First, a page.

The concept of the open floor plan took off in the late 40′s and 1950′s as homeowners sought to make smaller homes feel bigger and brighter. The open concept provides more casual, multi-use spaces that encourage conversation between rooms and simplifies traffic patterns to and from. The downside is that a space can feel cold and cavernous without something to provide a visual break between the areas. Today’s Featured Customer chose porcelain enamel lighting to provide a focal point in his Memphis, Tennessee home.Read More
Back in the early 20th century when producing light bulbs became cheap enough for the average American to afford, bare bulb pendants were the norm. With electricity still a fascination to many, the delicate Edison style light bulbs were proudly displayed hanging from a simple black cord. Over the years, these basic cord hung pendants found their way into factories and warehouses to illuminate the business of the day, and as electricity became commonplace, light shades appeared to hide the “ugly” bulb and bring a new dimension to room décor.Read More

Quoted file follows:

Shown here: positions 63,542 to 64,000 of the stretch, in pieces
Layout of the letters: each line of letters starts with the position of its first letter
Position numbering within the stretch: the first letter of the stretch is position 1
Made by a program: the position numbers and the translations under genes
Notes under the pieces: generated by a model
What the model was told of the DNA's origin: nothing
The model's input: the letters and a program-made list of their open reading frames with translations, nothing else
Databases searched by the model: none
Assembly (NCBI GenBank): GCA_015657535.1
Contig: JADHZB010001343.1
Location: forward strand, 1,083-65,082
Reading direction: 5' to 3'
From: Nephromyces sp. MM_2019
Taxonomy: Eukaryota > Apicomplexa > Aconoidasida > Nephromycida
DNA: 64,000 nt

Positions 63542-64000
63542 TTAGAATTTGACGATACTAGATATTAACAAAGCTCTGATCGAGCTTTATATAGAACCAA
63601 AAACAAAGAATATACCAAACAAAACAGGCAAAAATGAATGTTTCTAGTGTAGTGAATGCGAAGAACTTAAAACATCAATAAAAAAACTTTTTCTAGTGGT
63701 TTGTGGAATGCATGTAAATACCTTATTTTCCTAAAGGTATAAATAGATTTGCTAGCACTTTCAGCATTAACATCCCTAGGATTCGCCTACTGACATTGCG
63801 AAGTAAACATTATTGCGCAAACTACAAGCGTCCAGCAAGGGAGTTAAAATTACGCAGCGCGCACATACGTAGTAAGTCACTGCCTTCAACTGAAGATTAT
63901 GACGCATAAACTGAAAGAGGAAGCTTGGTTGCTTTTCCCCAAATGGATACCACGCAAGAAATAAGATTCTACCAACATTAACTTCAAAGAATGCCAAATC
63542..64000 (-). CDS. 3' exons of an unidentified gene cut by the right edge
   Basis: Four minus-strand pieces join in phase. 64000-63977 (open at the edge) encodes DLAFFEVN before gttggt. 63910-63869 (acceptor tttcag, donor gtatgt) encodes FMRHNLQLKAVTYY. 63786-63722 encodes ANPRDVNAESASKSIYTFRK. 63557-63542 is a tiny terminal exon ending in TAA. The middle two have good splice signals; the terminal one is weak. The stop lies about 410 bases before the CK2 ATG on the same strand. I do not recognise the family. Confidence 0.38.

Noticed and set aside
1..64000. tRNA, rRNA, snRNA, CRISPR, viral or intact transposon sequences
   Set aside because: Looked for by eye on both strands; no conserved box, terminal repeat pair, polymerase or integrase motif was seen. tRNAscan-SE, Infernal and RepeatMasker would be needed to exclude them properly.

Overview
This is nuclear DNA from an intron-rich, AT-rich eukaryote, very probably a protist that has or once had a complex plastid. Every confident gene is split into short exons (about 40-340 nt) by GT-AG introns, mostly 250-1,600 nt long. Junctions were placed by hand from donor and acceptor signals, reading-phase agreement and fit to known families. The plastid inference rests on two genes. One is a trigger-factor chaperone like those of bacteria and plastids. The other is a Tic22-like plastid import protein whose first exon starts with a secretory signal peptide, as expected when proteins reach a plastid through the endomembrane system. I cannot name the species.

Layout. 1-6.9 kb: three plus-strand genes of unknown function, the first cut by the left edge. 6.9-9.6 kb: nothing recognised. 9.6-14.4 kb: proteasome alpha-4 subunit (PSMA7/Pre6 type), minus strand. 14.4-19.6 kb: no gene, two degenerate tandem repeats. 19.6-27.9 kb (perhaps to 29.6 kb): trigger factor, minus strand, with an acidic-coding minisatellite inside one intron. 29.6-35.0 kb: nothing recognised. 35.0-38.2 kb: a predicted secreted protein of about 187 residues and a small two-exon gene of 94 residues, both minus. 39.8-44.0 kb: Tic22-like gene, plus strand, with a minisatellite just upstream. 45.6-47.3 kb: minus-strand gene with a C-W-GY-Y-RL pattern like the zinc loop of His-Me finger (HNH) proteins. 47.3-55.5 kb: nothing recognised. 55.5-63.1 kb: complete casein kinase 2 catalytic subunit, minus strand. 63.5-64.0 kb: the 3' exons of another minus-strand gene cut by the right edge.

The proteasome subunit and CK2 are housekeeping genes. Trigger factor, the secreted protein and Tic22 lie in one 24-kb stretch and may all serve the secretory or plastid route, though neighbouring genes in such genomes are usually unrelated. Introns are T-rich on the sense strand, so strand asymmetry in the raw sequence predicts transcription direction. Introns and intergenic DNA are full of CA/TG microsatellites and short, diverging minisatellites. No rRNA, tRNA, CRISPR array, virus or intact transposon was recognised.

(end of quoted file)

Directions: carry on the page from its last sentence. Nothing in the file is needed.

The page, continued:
Katrin, of Berkeley, California, had been playing with the thought of a barn light above her aluminum, frosted glass garage door for quite awhile.
“I wanted something modern, but not too modern,” Katrin explains. “I have always loved the concept of mixing very cool and modern items with something more traditional. I wanted something that would have some warmth to it.” When she searched online for barn lights, she discovered Barn Light Electric’s website.Read More
We just love a good reveal, don’t you?! Today, a kitchen reveal in Asheville, North Carolina, has captured our attention and not just because our Ivanhoe™ Wilcox Deep Bowl Porcelain LED Pendant takes a starring role. One of our favorite food bloggers is Sommer Collier, author of A Spicy Perspective where you can not only find fabulous recipes and cooking tips but some good conversation too. Sommer has been living without her kitchen for the past few weeks as it underwent a complete makeover right down to the hardwood floors. Here is a shot of Sommer’s kitchen before the demolition crew came in.Read More
As it happens many times throughout history, the world of design — interior, architectural, clothing, and even lighting design — can be influenced by major events. In the 1930s, with the United States still deep in the Depression era, the reigning Art Deco movement gave way to what became known as Streamline Moderne. Gone were the extremes and excesses of Art Deco to be replaced with a style that focused on simple curves, horizontal lines, and nautical elements. Think rounded, aerodynamic shapes such as the Hindenburg, Airstream trailers, and the 1934 Chrysler Airflow, the first streamlined car design.Read More